Hyperledger Besu and its documentation are licensed under Apache 2.0 license / This documentation is maintained with love by Hyperledger Besu community.

Made with Material for MkDocs


Documentation on Hyperledger Besu can be found here:




Sawtooth 1.2 documentation has not yet been completely converted to the new site’s format. You can find the documentation in sphinx-doc rst format at:





Built with Sphinx using a theme provided by Read the Docs.




Built with Sphinx using a theme provided by Read the Docs.

Documentation Index


  • An index of Indy documentation can be found here.

  • The documentation of the nitty gritty of the underpinnings of the code is located in the “docs” folder of each repo.

  • Note: Indy Documentation is in the process of migrating to:


AriesREADTHEDOCS.RST FILE and .MD FILESReadtheDocsRead me bring you to edx classes.


For those new to the Aries community, Trust over IP and verifiable credentials, Linux Foundation provides two courses about the concepts and technology:

The latter is obviously more focused on Aries, with the first chapter providing a summary of the former course, and a series of hands on labs based on Aries implementations.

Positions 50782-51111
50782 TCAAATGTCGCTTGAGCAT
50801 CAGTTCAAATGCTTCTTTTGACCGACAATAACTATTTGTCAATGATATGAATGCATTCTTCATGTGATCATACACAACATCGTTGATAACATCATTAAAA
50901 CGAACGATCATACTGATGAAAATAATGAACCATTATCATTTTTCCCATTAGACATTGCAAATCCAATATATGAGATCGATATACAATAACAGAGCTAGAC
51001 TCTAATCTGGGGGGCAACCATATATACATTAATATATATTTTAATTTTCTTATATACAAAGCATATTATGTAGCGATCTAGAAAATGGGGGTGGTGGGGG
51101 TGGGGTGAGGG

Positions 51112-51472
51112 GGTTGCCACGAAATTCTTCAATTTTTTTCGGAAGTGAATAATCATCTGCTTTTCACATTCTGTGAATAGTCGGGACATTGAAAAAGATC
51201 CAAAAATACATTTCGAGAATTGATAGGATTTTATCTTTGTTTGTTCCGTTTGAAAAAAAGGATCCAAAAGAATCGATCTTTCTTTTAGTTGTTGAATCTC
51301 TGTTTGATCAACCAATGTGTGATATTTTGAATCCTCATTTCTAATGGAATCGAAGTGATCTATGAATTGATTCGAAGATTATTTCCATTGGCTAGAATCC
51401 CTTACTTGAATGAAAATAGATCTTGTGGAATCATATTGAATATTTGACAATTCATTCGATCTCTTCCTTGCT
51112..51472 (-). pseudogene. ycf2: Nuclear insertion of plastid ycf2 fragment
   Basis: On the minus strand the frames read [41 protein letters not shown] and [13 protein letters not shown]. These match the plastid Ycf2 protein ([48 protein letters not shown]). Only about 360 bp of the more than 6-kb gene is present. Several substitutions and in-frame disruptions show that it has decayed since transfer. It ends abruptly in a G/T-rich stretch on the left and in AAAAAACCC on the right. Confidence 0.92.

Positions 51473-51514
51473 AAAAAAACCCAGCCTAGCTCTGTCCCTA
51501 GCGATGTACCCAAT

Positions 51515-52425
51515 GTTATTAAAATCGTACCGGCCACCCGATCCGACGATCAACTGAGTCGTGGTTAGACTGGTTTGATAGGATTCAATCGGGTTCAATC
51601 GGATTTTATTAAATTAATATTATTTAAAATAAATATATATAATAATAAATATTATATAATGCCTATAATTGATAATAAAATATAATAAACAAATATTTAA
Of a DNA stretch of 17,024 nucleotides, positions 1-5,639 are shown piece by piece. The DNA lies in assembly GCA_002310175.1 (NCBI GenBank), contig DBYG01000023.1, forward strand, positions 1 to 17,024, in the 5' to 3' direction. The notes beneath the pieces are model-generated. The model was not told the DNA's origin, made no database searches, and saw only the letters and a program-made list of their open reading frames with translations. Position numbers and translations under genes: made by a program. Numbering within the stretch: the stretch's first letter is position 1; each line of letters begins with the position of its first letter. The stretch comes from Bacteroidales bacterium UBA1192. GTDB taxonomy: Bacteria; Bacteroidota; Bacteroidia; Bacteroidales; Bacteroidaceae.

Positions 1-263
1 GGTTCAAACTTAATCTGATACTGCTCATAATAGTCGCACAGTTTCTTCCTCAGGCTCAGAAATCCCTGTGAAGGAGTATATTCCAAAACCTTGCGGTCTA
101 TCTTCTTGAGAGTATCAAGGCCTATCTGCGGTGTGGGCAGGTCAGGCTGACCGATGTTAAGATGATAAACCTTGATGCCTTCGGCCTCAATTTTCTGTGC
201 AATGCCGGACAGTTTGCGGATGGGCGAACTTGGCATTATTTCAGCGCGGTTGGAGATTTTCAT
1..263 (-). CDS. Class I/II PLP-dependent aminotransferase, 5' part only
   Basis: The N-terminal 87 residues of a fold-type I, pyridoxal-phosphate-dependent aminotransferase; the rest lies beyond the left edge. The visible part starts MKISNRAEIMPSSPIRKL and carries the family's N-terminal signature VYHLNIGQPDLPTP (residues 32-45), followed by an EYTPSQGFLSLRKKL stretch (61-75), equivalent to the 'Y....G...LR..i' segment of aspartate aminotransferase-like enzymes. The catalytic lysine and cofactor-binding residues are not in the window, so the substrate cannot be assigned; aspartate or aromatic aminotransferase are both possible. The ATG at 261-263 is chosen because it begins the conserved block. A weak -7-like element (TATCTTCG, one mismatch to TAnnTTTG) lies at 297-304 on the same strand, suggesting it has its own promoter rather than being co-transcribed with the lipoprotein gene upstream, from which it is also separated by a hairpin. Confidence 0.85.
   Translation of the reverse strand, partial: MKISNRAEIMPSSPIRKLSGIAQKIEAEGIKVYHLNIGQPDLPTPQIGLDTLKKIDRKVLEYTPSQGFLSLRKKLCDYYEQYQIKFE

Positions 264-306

Note that while the frameworks listed below are written in a specific, identified language, for the the business layer applications built on top of the frameworks can be implemented in any language.

All Aries repositories -


© Copyright 2021, Hyperledger Bevel.Revision1e64937f.

Built withSphinxusing athemeprovided byRead the Docs.





markdown or reStructuredText files with the standard theme. 





Note: also uses yml for Mk Docs 

powered by MkDocs and Material for MkDocs

="Jekyll v3.9.2" />


Source code:




Latest Docs


Source Code:


FireflyJUSTThe Docs 

** Just the Docs is different from ReadtheDocs. Might be easier to stick to one Layout. 

This site uses Just the Docs, a documentation theme for Jekyll.


  • Platform used unclear. 

** Could be JusttheDocs, but it's unclear which documentation platform or theme they are using. We know Jekyll is used but that could be any number of Documentation hosting services. 

<!-- Begin Jekyll SEO tag v2.8.0 →

Jekyll v3.8.6

The Hyperledger Grid documentation is available on the Grid website: Hyperledger Grid Documentation



** Uses a different service:, the documentation hosting service


The Hyperledger Transact API documentation is available on (click "Documentation"):


**Unclear: the documentation is on the github and on




Built with Sphinx using a theme provided by Read the Docs.

How to run Solang on command line:

Blockchain-specific instructions for:



Best Practices for creating Documentation

Available Community Resources: Hyperledger provides a number of paid developer tools and services for projects: